When We Tire of People

train-wreckI occasionally tire of people. That’s a horrible thing to say as a minister. It’s the truth though. It’s because people, all people, come with baggage. By the time I place my baggage on the train with everyone else’s it can get pretty crowded. To often I’ve felt discouraged, disappointed and disenfranchised. At such times I know in my heart and mind that I’ve taken my eyes off the real prize. It’s easy to do. Ministers aren’t exempt from being human. I take comfort in knowing that even my Lord retreated from people. Even he experienced disappointment.

Yet, Jesus also wept for us. We aren’t broken enough for one another nowadays.  Most of the time the sermons we hear remind us of how special we are as individuals, never reminding us of our obligations to one another. I think this allows us to live in our private coach mindset.  It encourages a thinking that says we’re permitted to do life alone forgetting that even those with first class accommodations require service from others. 

As I was reading the other day I came across these words by C.S. Lewis. I’ve read them before but never have they been more alive in my mind.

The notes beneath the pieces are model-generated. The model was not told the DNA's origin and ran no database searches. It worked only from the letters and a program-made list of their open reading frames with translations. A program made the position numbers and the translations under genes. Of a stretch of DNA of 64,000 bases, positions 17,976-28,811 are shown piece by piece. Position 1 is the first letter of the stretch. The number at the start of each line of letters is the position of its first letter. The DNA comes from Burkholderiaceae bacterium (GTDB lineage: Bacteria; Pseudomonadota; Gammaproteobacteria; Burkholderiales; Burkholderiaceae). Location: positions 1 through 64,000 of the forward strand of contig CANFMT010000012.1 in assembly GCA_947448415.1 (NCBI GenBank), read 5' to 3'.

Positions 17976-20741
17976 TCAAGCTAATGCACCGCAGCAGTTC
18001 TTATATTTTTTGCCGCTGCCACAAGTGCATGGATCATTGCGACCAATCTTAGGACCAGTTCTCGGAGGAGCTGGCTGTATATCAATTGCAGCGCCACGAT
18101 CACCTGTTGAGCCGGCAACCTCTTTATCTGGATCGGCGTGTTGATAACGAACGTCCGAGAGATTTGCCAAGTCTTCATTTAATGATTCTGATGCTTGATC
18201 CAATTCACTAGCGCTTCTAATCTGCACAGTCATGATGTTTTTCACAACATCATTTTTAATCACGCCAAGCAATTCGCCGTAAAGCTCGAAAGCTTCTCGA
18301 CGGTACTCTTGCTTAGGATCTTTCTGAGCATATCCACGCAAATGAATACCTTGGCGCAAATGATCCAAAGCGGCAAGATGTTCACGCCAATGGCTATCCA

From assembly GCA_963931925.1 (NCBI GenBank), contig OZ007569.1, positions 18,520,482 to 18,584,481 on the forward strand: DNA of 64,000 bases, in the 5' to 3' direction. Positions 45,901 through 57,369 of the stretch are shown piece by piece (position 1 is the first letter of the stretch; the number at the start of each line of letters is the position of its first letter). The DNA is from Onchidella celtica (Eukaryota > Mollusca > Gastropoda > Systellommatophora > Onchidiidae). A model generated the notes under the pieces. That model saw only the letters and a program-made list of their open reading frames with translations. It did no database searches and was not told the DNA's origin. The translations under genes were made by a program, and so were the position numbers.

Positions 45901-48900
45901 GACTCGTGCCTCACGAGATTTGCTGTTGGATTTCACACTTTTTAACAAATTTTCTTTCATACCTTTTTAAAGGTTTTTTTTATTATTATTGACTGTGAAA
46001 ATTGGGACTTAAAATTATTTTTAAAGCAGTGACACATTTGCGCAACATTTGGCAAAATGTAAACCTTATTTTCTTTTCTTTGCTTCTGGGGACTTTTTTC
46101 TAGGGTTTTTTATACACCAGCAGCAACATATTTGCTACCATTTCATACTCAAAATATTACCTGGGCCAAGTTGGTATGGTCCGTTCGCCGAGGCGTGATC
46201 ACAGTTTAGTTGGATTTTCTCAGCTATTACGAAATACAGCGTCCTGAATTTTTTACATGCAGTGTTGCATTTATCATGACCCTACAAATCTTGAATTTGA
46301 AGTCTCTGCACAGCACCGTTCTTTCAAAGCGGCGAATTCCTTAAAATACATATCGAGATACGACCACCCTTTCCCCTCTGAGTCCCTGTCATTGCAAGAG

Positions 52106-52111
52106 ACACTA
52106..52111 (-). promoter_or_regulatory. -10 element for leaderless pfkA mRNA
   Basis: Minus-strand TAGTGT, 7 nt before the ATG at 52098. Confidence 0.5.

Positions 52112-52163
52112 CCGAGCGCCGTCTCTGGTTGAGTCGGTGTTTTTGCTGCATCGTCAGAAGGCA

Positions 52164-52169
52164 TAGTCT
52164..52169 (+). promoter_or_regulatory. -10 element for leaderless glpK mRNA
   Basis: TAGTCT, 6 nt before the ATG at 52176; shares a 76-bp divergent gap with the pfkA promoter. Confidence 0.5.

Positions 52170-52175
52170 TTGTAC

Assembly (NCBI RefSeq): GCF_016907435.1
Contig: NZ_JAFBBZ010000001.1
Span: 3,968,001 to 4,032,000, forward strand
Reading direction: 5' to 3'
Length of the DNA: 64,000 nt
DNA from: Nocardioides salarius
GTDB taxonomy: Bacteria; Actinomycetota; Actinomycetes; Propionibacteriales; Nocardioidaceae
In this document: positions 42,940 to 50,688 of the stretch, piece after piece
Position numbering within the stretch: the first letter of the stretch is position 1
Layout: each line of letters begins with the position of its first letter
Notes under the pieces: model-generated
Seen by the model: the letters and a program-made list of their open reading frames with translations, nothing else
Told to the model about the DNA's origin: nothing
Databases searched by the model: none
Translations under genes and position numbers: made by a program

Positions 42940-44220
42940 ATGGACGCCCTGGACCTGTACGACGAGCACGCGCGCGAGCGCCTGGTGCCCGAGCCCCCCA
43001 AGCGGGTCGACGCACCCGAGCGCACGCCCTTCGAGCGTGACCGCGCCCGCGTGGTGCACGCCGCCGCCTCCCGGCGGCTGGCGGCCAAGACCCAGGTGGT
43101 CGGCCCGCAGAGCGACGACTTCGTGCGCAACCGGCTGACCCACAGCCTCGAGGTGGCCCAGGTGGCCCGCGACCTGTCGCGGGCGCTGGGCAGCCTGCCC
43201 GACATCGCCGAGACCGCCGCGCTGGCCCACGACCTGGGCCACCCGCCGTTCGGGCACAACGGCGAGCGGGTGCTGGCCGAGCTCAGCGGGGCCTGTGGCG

The load, or weight, or burden of my neighbor’s glory should be laid daily on my back, a load so heavy that only humility can carry it, and the backs of the proud will be broken. It is a serious thing to live in a society of possible gods and goddesses, to remember that the dullest and most uninteresting person you talk to may one day be a creature which, if you saw it now, you would be strongly tempted to worship, or else a horror and a corruption such as you now meet, if at all, only in a nightmare. All day long we are, in some degree, helping each other to one or other of these destinations. It is the light of these overwhelming possibilities, it is with the awe and circumspection proper to them, that we should conduct all our dealings with one another, all friendships, all loves, all play, all politics. There are no ordinary people. You have never talked to a mere mortal. Nations, cultures, arts, civilization–these are mortal, and their life is to ours as the life of a gnat. But it is immortals whom we joke with, work with, marry, snub, and exploit–immortal horrors or everlasting splendors. This does not mean that we are to be perpetually solemn. We must play. But our merriment must be of that kind (and it is, in fact, the merriest kind) which exists between people who have, from the outset, taken each other seriously–no flippancy, no superiority, no presumption. And our charity must be a real and costly love, with deep feeling for sins in spite of which we love the sinner–no mere tolerance or indulgence which parodies love as flippancy parodies merriment. Next to the Blessed Sacrament itself, your neighbor is the holiest object presented to your senses.